Steele Wines…Worth Looking For!    
From highway 175 we turned on highway 29 in search of wineries. In Napa 29 is the highway from Hell, but in Lake County, the traffic isn't bad and there are some great wineries along the road.  The Steele Winery, just off of 29, produces wines under the Steele, Writer's Block, Shooting Star and the Steele Stymie labels. Steele's wines are available in Texas and throughout the US. Take the time to look for them, you’ll be impressed, especially since they are fairly inexpensive for the quality.  

Vineyards & Cave! WOW!!  
Moore Family...Great View & Great Wines!  
Our next winery was the Moore Family Vineyards. It’s a little off the beaten path on Bottle Rock Road, but well worth the trip for the view as much as the wine, and their wines are really nice! The winery and vineyards are on the mountain with a wooded landscape. The winery itself has a wine cave in the side of the mountain with a terraced vineyard leading up to the cave, the tasting room overlooks the vineyards. It's all very cool looking! 
  
Gregory Graham Winery A Must Stop!!
The Gregory Graham Winery was our next stop, right off highway 29 on Point Lakeview Road. We had the opportunity to meet Gregory Graham who not only poured our wines, but he also gave us a tour of the winery and the vineyards. Hard to beat that for hands-on service! Gregory has over 25 years’ experience producing award winning wines for wineries like Rombauer Vineyards in Napa. He’s now growing his own grapes and producing his own wines. Gregory’s skill as a wine maker definatly makes this winery a must stop in Lake County.

Six Sigma Ranch and Vineyards was our objective and we were finally on our way! It’s located off highway 29 on Spruce Grove Rd. This part of the county is toward Napa and it's a hilly wooded area and a beautiful drive, especially when you’re on Spruce Grove. 

Six Sigma...Great Wines & Great Hospitality! 
We called ahead and winery owner’s Kaj and Else Ahlmann and their son Christian were awaiting our arrival. The winery and vineyards are surrounded by the beautiful wooded ranch which was fun to drive through and experience. The Ahlmann family met us on the porch of their tasting room and when we walked inside, their wines were all in a row, ready for our tasting.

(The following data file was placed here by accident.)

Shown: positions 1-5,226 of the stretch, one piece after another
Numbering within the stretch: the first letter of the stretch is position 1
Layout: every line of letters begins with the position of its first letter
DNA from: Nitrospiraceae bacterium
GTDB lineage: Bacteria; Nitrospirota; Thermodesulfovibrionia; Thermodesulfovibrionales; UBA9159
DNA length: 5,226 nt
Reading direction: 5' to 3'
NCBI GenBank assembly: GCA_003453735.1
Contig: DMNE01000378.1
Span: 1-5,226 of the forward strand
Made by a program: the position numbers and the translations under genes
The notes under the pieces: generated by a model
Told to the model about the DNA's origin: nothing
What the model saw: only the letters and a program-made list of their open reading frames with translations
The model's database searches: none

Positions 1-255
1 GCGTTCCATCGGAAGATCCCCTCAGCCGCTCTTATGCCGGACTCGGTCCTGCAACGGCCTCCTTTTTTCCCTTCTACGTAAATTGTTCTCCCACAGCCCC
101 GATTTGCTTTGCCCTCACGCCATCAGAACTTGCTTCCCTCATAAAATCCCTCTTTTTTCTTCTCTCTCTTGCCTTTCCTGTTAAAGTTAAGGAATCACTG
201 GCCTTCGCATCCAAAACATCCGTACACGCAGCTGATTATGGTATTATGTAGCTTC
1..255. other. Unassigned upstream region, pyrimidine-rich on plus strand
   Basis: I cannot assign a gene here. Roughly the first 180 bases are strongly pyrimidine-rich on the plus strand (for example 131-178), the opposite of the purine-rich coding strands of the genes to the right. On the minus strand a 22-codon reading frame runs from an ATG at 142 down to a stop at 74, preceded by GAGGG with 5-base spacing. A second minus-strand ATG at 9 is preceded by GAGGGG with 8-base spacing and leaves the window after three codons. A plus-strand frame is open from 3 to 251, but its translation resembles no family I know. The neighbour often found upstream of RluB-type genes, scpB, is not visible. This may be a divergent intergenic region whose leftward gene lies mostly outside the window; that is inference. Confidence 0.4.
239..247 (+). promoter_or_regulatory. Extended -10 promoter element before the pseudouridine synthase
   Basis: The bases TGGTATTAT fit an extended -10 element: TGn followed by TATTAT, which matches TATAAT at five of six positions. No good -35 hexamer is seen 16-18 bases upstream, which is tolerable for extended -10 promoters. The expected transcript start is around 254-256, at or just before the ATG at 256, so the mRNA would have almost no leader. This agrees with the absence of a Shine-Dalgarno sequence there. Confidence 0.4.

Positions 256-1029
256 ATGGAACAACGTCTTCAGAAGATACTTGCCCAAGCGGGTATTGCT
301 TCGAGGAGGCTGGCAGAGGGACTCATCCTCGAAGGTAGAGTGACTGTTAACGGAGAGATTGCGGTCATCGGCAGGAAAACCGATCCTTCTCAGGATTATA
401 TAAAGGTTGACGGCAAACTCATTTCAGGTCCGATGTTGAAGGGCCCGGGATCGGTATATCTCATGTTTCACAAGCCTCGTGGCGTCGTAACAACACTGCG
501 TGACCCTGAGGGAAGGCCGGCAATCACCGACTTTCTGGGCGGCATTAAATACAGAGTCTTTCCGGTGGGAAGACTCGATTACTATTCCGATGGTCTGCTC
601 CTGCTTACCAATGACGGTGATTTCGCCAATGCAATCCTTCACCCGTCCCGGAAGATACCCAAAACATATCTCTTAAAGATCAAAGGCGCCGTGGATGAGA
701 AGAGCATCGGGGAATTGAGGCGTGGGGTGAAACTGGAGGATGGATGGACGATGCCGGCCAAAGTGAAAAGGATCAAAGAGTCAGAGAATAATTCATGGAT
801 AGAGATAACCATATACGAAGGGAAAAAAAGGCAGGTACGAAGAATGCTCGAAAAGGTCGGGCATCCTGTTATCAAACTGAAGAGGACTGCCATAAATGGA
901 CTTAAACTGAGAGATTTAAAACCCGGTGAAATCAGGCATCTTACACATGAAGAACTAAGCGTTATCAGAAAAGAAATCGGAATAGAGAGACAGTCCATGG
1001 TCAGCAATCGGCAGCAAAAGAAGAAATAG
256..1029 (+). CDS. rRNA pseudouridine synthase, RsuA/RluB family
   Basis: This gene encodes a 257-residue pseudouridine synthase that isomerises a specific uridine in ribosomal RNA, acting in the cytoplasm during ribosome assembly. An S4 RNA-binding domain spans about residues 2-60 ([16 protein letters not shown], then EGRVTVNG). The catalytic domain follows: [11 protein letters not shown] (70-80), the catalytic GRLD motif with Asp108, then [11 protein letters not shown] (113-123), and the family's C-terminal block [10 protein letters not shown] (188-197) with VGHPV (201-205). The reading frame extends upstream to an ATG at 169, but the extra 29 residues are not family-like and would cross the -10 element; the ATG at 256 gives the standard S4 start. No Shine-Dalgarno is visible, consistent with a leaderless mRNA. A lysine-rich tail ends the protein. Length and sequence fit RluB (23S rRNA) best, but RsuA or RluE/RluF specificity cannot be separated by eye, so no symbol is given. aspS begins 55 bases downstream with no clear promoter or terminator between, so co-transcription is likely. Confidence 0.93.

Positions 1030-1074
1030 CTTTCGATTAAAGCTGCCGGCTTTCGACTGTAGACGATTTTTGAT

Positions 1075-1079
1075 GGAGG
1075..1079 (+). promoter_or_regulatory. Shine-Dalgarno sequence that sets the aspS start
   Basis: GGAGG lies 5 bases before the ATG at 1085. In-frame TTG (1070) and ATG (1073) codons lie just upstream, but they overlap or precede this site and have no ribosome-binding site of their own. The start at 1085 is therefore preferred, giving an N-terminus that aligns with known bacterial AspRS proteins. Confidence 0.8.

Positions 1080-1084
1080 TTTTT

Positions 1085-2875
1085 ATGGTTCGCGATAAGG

A Sustainable Organic & Holistic Winery!   
Six Sigma is a sustainable organic winery with a holistic approach to its vineyards, using livestock to manage the ground while avoiding pesticides and herbicides. While this approach is increasingly being used in California, no one does it better. And their efforts are paying off with some truly wonderful wines. Add the Ahlmann’s warm, friendly hospitality, and you could not ask for a better winery to visit or wines to drink! 

Stop At Tulip Hill!
We reluctantly left Six Sigma for the far end of the lake and dinner. On the way we stopped at Tulip Hill Winery which is right off 29 on Bartlett Springs. The tasting room is close to the Lake, but we found that their wines were close to our heart! Better yet they had a wine sale and I bought a case, and ordered several more when I got home. So if you go to Lake County, make sure to stop at Tulip Hill. 

Last Stop For Wine!
Blue Wing For Dinner!
That night we had a final tasting at the Lake County Wine Studio before having dinner at the Blue Wing Saloon and Café, in Upper Lake California. It was than time to head back to Mendocino, but since Brother-in-law/ designated wine trip driver Joe, had a couple at dinner, we decided to take Highway 20 back, its much larger and safer than the mountain highway. 

This was a really cool trip. We met some great people and tasted some very nice wines in a beautiful, friendly, relaxing atmosphere. What more can you ask from a wine region? Lake County was everything we hoped for in a wine trip and much more! 



Cheers!
Harold




The Neighborhood Wine Porch Party!